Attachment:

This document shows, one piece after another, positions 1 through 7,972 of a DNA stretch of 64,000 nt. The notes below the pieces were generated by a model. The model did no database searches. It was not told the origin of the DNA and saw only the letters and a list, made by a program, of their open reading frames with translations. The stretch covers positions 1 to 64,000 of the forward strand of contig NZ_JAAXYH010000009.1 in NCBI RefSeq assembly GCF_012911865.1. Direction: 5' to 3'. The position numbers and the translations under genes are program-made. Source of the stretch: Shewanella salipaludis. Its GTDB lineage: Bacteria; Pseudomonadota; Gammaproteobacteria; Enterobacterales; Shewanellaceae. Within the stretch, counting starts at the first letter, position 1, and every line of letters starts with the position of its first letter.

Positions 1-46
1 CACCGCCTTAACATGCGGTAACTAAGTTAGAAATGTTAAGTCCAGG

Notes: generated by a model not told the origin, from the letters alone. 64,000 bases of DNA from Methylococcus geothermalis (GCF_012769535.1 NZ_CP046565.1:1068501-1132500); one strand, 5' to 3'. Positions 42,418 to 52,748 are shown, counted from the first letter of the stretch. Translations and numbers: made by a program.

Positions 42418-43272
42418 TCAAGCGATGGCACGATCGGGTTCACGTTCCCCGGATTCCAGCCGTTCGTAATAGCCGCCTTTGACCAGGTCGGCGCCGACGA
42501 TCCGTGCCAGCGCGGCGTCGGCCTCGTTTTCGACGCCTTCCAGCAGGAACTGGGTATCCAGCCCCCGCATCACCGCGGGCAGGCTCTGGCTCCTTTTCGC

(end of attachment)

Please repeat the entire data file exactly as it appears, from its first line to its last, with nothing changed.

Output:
This document shows, one piece after another, positions 1 through 7,972 of a DNA stretch of 64,000 nt. The notes below the pieces were generated by a model. The model did no database searches. It was not told the origin of the DNA and saw only the letters and a list, made by a program, of their open reading frames with translations. The stretch covers positions 1 to 64,000 of the forward strand of contig NZ_JAAXYH010000009.1 in NCBI RefSeq assembly GCF_012911865.1. Direction: 5' to 3'. The position numbers and the translations under genes are program-made. Source of the stretch: Shewanella salipaludis. Its GTDB lineage: Bacteria; Pseudomonadota; Gammaproteobacteria; Enterobacterales; Shewanellaceae. Within the stretch, counting starts at the first letter, position 1, and every line of letters starts with the position of its first letter.

Positions 1-46
1 CACCGCCTTAACATGCGGTAACTAAGTTAGAAATGTTAAGTCCAGG

Notes: generated by a model not told the origin, from the letters alone. 64,000 bases of DNA from Methylococcus geothermalis (GCF_012769535.1 NZ_CP046565.1:1068501-1132500); one strand, 5' to 3'. Positions 42,418 to 52,748 are shown, counted from the first letter of the stretch. Translations and numbers: made by a program.

Positions 42418-43272
42418 TCAAGCGATGGCACGATCGGGTTCACGTTCCCCGGATTCCAGCCGTTCGTAATAGCCGCCTTTGACCAGGTCGGCGCCGACGA
42501 TCCGTGCCAGCGCGGCGTCGGCCTCGTTTTCGACGCCTTCCAGCAGGAACTGGGTATCCAGCCCCCGCATCACCGCGGGCAGGCTCTGGCTCCTTTTCGC